Small protests at Trump’s inauguration

Protesters and Washington police scuffled Thursday outside a meeting of pro-Donald Trump conservatives, the first of several demonstrations aimed at disrupting the new administration's inaugural weekend.

WASHINGTON– Packs of coordinated protest groups attempted to block off entry points to Donald Trump’s inauguration on Friday in Washington, D.C.

At one checkpoint, about 50 protesters sat down in the street in an attempt to block Trump supporters from entering a secure area to watch the swearing-in ceremony and speech. Not far away, a group of immigration backers staged a “pop up” protest near another check point.

“We’re here to take a stand against the ideas that Trump spouted throughout the course of this campaign — sexism, Islamophobia, his bigotry and nationalism,” said protester Jed Holtz, from New York City.

In a series of planned demonstrations designed to cut off spectator access, protesters blocked or caused bottlenecks in front of at least a half dozen security checkpoints outside the National Mall in the hours ahead of the swearing in.

Three women were chained together at the neck on 10th Street, and more than 150 demonstrators organized by the DisruptJ20 coalition surrounded an entrance near the Canadian embassy.

“This checkpoint is closed,” they chanted, forcing Trump supporters to turn back and walk along Indiana Avenue in search of a clearer path. Police are mixing in with the crowds but are mostly remaining behind security fences.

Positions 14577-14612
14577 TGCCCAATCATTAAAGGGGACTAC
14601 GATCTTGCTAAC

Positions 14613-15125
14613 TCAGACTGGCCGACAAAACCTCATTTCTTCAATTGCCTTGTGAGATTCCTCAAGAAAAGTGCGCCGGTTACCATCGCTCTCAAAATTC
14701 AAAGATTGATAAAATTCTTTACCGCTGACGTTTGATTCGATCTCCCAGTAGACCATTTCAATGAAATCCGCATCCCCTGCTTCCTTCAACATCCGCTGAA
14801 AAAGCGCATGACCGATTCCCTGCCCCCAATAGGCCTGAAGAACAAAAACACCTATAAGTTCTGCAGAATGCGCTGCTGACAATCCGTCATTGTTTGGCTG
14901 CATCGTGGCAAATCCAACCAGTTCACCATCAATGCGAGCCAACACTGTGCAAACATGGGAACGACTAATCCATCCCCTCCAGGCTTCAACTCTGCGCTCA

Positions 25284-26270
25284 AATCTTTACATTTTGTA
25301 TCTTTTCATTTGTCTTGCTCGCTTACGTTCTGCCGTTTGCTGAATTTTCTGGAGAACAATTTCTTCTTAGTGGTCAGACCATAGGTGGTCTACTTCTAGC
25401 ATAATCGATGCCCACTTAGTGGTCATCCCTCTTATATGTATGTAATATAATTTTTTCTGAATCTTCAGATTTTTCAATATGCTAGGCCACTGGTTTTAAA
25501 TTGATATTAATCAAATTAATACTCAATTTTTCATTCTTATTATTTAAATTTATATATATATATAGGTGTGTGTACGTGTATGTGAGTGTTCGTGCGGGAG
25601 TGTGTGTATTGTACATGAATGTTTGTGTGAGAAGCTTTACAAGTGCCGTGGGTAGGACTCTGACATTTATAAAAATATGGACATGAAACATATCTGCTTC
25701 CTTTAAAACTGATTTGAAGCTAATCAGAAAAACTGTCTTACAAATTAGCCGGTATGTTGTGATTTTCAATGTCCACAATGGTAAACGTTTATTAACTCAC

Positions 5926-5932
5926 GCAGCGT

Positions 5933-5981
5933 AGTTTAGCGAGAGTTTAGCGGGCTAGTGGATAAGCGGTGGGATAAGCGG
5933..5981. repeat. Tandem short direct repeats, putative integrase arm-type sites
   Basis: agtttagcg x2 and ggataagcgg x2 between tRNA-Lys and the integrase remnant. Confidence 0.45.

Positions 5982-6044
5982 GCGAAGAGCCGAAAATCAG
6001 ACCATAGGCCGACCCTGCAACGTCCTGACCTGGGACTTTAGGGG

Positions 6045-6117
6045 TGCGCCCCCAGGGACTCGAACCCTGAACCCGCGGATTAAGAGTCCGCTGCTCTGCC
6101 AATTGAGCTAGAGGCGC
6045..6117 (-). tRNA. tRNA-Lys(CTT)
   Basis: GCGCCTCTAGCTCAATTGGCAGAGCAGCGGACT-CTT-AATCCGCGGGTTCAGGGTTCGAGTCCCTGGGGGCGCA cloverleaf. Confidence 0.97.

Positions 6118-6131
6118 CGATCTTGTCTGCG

A few blocks from the White House, outside the security perimeter, windows along the street were broken out along a couple of blocks. One business owner told CNN that it might’ve been several hundred people, many dressed in black.

At one point, police used pepper spray as a group of protesters, many of them wearing masks, ran down 13th Street.

“I think Donald Trump is a fascist, and it’s very easy for people, especially people who are in pain, to slip into fascism,” said Lysander Reid-Powell, 20-year-old student from New Mexico. “We could really see our country go in a disturbing way, and so I want to obstruct that as best I can and be a part of the resistance.”

Elsewhere, a band of a few dozen protestors were penned in by police who were loading them one by one into wagons as other demonstrators chanted, “Let them go!”

There also were anti-Trump protests around the world, including in London, Hong Kong and Berlin — where demonstrators held a sign that read, “Walls divide.” In the West Bank, Palestinians protested against Israeli settlements and Trump’s plan to move the US Embassy to Jerusalem from Tel Aviv.

On Thursday night in Washington, protesters gathered on 14th Street outside the National Press Club to demonstrate against “DeploraBall,” an event organized by some of Trump’s most fervent supporters. The name riffs off the campaign description of some Trump backers by his defeated opponent, Hillary Clinton, as a “basket of deplorables.”